Electronics giant Sony is teaming up with Japan’s third-largest automaker to develop and market new battery-electric vehicles, the two companies confirmed Friday.
The announcement comes two months after Sony CEO Kenichiro Yoshida revealed plans to get into the automotive market during a presentation at the Consumer Electronics Show in Las Vegas in January.
During the unveiling of the Vision-S concept vehicle, Yohsida said he thought his company was in a position to “redefine mobility.” He echoed that in a statement announcing the new partnership with Honda.
“In the joint venture, we would like to lead the mobility evolution by combining our technology and experience with Honda’s long experience in mobility development and vehicle body manufacturing technologies,” said Yoshida.
The new partners plan to have their first vehicle in production by 2025. They did not indicate whether it would be a version of the Vision-S show car.
Leveraging each other’s skills
During his January presentation, Yoshida said he planned to create a new company Sony Mobility. He offered few details about the timing and specifics other than to say there would be more to announce this year.
One of the key questions triggered by the announcement was whether Sony would set up its own vehicle unit including both product development and manufacturing. As other EV startups have shown, this can be a multi-billion dollar effort. Even with its deep pockets, that could pose challenges for Sony which has little experience in the automotive world other than providing in-car audio systems.
“Although Sony and Honda are companies that share many historical and cultural similarities, our areas of technological expertise are very different. Therefore, I believe this alliance which brings together the strengths of our two companies offers great possibilities for the future of mobility,” Honda CEO Toshihiro Mibe said in a statement.
In January, Yoshida told his CES audience that Sony “is well-positioned as a creative entertainment company to redefine mobility.” And recent developments in the auto industry suggest he is on target.
Today’s automobiles are computers on wheels, and Sony has extensive experience with the sensors, computer chips and digital displays that are found on virtually every vehicle. That puts it in position to not only offer advanced safety technology but onboard infotainment systems.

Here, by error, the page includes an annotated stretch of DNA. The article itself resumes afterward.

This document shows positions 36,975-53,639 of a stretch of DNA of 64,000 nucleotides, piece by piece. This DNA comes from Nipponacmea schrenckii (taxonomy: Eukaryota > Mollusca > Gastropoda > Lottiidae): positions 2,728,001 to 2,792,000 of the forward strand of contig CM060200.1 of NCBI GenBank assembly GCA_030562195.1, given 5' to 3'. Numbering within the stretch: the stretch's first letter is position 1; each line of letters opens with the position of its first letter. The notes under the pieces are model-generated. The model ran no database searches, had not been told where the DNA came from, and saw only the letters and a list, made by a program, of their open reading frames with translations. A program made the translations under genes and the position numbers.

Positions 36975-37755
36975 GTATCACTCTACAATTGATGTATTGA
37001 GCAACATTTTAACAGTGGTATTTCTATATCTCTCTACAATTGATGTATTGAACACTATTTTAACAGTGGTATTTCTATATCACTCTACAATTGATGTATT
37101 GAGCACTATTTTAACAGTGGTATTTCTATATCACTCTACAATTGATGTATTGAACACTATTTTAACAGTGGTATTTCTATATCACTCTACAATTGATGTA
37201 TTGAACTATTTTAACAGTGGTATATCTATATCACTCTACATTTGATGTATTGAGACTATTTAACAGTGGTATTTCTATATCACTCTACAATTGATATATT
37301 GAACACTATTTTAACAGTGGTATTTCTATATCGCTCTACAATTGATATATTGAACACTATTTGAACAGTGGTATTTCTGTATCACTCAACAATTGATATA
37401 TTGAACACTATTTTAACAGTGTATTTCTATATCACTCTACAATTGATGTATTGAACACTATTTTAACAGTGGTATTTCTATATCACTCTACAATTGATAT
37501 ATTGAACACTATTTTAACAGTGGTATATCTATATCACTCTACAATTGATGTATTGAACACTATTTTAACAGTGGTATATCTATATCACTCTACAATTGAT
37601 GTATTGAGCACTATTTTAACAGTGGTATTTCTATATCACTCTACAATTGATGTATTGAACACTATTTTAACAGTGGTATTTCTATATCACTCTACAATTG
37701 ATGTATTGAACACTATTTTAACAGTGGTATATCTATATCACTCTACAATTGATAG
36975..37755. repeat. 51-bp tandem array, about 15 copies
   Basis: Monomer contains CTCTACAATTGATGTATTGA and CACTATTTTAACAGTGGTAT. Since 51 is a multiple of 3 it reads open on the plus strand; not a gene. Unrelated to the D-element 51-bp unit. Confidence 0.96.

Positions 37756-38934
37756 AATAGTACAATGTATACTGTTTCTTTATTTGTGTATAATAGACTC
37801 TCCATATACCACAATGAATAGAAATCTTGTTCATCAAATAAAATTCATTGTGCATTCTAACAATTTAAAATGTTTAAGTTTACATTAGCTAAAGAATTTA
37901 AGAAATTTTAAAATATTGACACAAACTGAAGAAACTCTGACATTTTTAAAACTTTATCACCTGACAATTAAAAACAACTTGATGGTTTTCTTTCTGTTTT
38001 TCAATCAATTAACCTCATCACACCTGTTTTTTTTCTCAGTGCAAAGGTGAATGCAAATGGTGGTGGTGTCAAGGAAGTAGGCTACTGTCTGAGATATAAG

During separate presentations during the past 10 days, the chief executives of General Motors, Ford and Stellantis each outlined the growth they expect in vehicle software, services and subscriptions. GM CEO Mary Barra pointed to company research estimating the typical new vehicle buyer is willing to spend $135 a month for such capabilities. Stellantis CEO Carlos Tavares forecast his company will generate revenues of around $25 billion annually by decade’s end.
“Through this alliance with Honda … we intend to build on our vision to ‘make the mobility space an emotional one,” Yoshida said.
A shift in focus for Honda
The tie-up with Sony is just the latest major partnership Honda has announced. It already has an assortment of deals in place with GM, including one that will yield a pair of battery-electric vehicles for the Japanese automaker. That will help it jump into the rapidly expanding market for BEVs while it is still working on long-range versions of its own.
Honda also has teamed up with GM on the development of fuel-cell technology. The U.S. automaker is focused on using hydrogen power in stationary systems, while also exploring applications such as railroad locomotives. Honda, however, is a big proponent of fuel-cell vehicles. But demand for models like its hydrogen-powered Clarity has been light. And, with regulators around the world pressing the industry to electrify, it has laid out plans to boost its battery-vehicle program.